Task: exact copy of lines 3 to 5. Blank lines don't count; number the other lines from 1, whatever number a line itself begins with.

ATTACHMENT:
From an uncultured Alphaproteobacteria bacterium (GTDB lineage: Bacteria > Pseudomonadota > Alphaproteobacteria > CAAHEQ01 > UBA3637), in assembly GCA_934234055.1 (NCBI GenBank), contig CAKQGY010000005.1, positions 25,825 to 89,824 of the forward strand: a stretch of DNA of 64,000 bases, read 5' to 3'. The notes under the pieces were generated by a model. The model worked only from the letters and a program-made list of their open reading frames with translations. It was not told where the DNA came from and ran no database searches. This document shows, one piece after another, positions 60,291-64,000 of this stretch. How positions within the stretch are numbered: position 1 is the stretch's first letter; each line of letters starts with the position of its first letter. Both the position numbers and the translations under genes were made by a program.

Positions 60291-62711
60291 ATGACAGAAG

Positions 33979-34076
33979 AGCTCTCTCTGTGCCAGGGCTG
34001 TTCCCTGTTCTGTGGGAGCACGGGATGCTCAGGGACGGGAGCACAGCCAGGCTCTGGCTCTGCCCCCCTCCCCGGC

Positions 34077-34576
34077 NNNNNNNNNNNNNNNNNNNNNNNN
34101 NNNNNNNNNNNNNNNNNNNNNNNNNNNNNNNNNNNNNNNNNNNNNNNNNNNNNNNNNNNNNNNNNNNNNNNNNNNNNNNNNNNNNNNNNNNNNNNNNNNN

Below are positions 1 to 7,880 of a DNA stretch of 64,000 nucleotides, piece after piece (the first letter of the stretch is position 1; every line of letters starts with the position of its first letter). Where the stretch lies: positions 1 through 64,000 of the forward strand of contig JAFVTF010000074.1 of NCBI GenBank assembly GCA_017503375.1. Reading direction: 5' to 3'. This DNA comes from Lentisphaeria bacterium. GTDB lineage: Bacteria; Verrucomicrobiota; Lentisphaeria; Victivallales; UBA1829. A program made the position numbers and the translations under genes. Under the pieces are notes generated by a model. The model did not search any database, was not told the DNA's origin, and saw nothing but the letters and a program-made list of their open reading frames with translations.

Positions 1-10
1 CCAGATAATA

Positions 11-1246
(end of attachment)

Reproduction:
60291 ATGACAGAAG

Positions 33979-34076
33979 AGCTCTCTCTGTGCCAGGGCTG